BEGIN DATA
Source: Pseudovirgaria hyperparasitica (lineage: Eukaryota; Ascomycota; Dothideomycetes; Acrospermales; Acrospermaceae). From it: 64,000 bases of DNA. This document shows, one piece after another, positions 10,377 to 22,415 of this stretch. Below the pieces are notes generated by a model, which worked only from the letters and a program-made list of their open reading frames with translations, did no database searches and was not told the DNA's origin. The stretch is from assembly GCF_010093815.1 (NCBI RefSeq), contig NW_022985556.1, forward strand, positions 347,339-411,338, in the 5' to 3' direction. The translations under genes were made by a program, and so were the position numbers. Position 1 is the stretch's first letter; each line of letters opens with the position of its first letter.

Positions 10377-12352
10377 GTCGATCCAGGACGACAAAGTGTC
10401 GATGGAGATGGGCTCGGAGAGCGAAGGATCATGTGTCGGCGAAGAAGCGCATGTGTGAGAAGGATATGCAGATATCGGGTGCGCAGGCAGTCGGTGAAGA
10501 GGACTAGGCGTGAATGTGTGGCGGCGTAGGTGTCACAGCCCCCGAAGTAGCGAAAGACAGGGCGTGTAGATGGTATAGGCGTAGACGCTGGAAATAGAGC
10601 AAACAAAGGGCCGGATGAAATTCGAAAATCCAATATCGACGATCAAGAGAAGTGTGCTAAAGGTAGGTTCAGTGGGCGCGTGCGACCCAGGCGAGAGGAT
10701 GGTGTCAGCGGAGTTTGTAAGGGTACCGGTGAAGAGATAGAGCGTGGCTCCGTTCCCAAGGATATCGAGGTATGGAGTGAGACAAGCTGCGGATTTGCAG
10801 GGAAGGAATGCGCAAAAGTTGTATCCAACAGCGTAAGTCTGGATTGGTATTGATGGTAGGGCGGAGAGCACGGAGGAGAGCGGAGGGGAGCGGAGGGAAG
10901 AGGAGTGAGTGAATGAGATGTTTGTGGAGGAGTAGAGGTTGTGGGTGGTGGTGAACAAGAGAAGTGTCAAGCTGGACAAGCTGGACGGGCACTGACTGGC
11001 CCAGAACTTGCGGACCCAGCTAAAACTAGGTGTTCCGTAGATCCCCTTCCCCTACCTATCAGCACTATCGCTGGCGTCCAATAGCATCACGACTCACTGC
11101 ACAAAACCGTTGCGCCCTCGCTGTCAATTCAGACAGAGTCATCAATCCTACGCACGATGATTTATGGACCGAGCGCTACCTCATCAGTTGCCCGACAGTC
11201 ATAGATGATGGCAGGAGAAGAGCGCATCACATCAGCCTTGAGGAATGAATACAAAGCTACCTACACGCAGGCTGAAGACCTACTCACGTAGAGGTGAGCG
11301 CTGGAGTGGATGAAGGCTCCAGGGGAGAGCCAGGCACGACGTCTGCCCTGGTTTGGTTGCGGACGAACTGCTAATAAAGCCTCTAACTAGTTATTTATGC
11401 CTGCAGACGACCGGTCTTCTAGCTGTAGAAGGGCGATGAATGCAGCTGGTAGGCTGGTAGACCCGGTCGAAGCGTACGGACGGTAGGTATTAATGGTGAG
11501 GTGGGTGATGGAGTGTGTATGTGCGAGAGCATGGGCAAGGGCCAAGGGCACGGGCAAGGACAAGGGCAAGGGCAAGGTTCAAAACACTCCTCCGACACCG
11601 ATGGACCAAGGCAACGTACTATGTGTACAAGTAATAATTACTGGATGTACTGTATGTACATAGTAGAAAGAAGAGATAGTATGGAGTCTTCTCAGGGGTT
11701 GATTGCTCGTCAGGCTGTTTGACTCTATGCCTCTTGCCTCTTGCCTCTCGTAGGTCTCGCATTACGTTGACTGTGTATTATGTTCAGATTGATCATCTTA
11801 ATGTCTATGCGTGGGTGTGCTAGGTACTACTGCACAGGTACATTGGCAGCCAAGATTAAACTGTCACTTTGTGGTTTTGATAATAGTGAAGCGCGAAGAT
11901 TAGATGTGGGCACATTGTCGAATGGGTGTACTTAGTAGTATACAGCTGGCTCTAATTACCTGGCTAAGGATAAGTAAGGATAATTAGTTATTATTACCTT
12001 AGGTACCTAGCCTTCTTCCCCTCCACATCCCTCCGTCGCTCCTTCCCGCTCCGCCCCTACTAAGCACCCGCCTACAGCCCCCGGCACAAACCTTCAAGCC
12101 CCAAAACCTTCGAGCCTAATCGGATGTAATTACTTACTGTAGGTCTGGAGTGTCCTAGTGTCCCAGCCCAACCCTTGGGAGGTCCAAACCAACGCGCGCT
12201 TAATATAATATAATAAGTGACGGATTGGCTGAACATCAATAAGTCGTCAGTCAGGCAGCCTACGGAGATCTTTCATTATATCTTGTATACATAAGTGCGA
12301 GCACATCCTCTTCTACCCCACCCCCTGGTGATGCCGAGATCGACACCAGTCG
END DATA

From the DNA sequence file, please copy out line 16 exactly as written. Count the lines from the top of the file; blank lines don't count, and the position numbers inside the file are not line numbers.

11601 ATGGACCAAGGCAACGTACTATGTGTACAAGTAATAATTACTGGATGTACTGTATGTACATAGTAGAAAGAAGAGATAGTATGGAGTCTTCTCAGGGGTT